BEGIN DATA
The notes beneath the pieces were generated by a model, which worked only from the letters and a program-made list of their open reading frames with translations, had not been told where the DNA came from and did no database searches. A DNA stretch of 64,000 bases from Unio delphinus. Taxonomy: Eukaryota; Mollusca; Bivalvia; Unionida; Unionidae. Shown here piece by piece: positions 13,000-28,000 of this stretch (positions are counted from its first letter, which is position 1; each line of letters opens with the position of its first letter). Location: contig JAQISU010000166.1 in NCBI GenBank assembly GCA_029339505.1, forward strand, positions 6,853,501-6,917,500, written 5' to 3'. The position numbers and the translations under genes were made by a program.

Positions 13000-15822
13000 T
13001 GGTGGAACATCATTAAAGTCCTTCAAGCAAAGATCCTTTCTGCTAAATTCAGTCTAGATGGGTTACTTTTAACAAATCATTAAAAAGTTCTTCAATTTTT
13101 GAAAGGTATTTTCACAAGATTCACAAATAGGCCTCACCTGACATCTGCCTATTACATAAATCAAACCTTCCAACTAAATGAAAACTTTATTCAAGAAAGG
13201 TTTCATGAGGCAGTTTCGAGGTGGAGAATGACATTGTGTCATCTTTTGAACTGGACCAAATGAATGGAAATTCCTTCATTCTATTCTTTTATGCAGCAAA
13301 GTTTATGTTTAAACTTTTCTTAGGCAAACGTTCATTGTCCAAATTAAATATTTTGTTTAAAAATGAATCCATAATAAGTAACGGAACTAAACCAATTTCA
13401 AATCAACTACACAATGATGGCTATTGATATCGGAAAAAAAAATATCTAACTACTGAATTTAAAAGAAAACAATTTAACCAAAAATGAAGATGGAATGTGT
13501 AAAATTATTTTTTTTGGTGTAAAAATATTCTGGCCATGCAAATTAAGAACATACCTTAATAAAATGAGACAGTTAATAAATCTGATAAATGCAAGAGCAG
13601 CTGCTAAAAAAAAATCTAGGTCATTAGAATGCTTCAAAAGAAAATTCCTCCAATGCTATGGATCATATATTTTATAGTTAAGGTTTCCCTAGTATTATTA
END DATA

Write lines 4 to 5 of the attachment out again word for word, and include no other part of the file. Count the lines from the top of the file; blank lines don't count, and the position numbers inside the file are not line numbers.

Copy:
13001 GGTGGAACATCATTAAAGTCCTTCAAGCAAAGATCCTTTCTGCTAAATTCAGTCTAGATGGGTTACTTTTAACAAATCATTAAAAAGTTCTTCAATTTTT
13101 GAAAGGTATTTTCACAAGATTCACAAATAGGCCTCACCTGACATCTGCCTATTACATAAATCAAACCTTCCAACTAAATGAAAACTTTATTCAAGAAAGG